Some Facts about Pi

  • Pi is the first letter of the Greek word perimeter meaning distance around.
  • In 1737, Euler used the symbol for pi to be equal to the ratio of the circumference to the diameter in a circle.

  • A brief history of pi:
    • Biblical References: I Kings 7:23 II Chronicles 4:2
      In Kings, it states, "And he made a molten sea, ten cubits from one brim to the other: it was round all about, and a line of thirty cubits did compass it about."
    • 240 B.C. Archimedes found pi to be between 223/71 and 22/7

    • 150 A.D. Ptolemy found pi to be approximately 377/120 (or 3.1416)
    • 480 A.D. In China, pi was found to be approximately equal to 355/113 or 3.1415929 ...

    • 1150 Bhaskara (a Hindu) gave 3927/1250 as an accurate value of pi
    • 1579 Viete used polygons having 393,216 sides to evaluate pi correct to 9 places
    • 1610 Van Ceulen used 2^62 sides to compute pi to 35 decimal places

    •                          (2)(2)(4)(4)(6)(6)(8)... 
      1650 John Wallis  pi/2 = ------------------------- 
    •                            1     1     1
      1674 Leibniz   pi/4 = 1 - --- + --- - --- + ...
                                 3     5     7

    • 1897 Indiana's General Assembly considered Bill No. 246 to legislate the value of pi. The value considered was sixteen divided by the square root of 3, which equals 9.2376... which isn't even close! Luckily, a professor from Purdue happened to be at the capitol when this bill was introduced, and he advised the senators of their error.
      Click here to find out more about this bill!

    • 1949 ENIAC (first modern computer) spent 70 hours to compute pi to 2,037 places

    • 1986 Cray-2 Supercomputer computes pi to 29,360,128 decimal places (it took 28 hours and 12 trillion arithmetic operations)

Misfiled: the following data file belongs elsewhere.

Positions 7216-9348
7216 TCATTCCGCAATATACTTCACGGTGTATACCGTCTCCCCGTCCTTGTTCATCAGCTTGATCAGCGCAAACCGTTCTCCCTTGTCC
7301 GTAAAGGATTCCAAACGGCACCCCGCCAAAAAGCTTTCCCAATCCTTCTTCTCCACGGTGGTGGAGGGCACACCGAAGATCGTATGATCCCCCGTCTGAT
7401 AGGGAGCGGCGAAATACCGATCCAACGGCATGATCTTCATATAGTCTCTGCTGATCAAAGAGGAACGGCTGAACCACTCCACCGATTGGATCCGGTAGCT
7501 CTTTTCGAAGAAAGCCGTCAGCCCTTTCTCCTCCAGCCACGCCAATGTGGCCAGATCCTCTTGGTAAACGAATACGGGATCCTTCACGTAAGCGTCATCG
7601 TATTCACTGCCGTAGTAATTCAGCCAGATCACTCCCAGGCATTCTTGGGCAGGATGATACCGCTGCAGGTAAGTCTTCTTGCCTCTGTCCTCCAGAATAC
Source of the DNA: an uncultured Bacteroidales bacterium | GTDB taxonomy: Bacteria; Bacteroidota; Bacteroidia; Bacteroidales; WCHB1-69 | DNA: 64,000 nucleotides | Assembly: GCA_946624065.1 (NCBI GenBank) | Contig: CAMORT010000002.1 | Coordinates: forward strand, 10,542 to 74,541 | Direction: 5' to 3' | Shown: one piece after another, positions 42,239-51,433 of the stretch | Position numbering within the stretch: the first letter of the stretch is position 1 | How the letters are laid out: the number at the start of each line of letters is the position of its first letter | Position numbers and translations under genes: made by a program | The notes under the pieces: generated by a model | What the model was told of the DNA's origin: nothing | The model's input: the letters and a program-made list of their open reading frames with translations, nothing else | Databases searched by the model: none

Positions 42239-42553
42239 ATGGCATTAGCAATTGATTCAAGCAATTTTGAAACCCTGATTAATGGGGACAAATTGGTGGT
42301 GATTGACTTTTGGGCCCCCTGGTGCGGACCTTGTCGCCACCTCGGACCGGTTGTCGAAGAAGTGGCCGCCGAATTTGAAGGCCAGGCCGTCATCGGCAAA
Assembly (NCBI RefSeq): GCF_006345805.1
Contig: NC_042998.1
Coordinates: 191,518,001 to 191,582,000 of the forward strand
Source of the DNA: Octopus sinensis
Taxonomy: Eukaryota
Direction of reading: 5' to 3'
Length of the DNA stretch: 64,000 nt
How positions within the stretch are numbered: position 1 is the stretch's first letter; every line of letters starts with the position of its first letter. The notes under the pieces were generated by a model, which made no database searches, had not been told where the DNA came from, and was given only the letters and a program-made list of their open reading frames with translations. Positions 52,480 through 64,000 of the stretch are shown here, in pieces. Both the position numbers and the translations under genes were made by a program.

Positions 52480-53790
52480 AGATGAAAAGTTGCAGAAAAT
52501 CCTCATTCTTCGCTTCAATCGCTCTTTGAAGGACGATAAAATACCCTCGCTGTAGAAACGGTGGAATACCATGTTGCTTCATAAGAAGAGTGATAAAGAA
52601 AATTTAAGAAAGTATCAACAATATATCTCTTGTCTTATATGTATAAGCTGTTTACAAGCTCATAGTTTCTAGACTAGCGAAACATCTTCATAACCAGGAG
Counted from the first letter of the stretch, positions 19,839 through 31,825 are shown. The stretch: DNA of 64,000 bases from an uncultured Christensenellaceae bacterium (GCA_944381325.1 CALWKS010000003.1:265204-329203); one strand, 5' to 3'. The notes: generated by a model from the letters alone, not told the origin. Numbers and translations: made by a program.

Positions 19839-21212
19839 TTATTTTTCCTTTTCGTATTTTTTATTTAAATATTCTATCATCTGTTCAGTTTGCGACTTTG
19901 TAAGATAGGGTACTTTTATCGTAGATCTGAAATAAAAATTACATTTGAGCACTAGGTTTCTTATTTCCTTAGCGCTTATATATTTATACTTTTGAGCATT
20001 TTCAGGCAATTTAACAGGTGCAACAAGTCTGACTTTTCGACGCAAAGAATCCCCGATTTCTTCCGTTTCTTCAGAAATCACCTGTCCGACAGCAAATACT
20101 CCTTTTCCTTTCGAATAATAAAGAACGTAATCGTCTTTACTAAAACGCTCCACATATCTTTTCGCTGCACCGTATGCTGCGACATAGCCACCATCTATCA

• 1988 Yasumasa Kanada of the University of Tokyo computed pi to 201,326,000 decimal places

    • 1990 The Chudnovsky brothers computed pi to 1,011,196,691 decimal places
    • 1997 Pi is computed to 51,539,600,000 decimal places

    • On April 4, 1999, Pi is computed to 68,719,470,000 decimal places by Yasumasa Kanada and Daisuke Takahashi at the University of Tokyo.

    • On September 20, 1999, Pi is computed to 206,158,430,000 decimal places by Yasumasa Kanada and Daisuke Takahashi at the University of Tokyo.

    • In September 2002, Pi is computed to 1,240,000,000,000 decimal places by Professor Yasumasa Kanada at the University of Tokyo. It took over 400 hours on a Hitachi Supercomputer.
      Click here to read the news release!

  • The 1983 Guinness Book of World Records lists Rajan Mahadevan as having recited 31,811 places of pi from memory (it doesn't say why he did this ... )
    Click here to see a news release about a Virginia student who memorized pi to 8,000 digits
  • Here are some Mnemonics to help you remember the digits of pi,
    which begin 3.1415926535897932384626433832795...

    • Yes, I know a digit.
    • May I draw a circle?
    • Wow, I made a great discovery!
    • Now I need a verse recalling pi.
    • How I wish I could enumerate pi easily today.
    • May I have a large container of coffee right now?
    • May I have a large container of coffee -- sugar and cream?
    • Sir, I need a large microwave to simmer, broil, and roast.
    • Hey, I need a large motorboat to rescue women and girls.
    • How I wish I could recollect pi
      Eureka! cried the great inventor.
      Christmas pudding, Christmas Pie
      Is the problem's very center.
    • God! I need a drink --
      Alcoholic of course --
      After all those lectures
      Involving radical equations.
    • See, I have a rhyme assisting
      My feeble brain, its tasks ofttimes resisting.
    • See, I have a rhyme assisting
      My feeble brain, its tasks ofttimes resisting.
    • Sir, I send a rhyme excelling (3.14159)
      In sacred truth and rigid spelling (265358)
      Numerical sprites elucidate (979)
      For me the lexicon's full weight (32846)
                  ... From ask Marilyn, 5/30/2004
    • Que j'aime a faire apprendre un nombre utile aux sages
      Immortel Archimede, antique ingenieur,
      Aui de ton jugement peut sonder la valuer?
      Pour moi ton probleme eut de pareils avantages.

      (The author was a French mathematics professor names Lucas.
      A literal translation of his rhyme:
      How I would like to express a number useful to the wise.
      Immortal Archimedes, ancient engineer,
      Who can appreciate the value of your judgment?
      For me your problem had equal advantages.)

  • Click here to see a Tribute to 9/11 Using Pi
  • A palindrome: I prefer pi.
  • Einstein's birthday is March 14, which is the 3rd month, 14th day or 3.14


Math Facts Page

Handley Math Home Page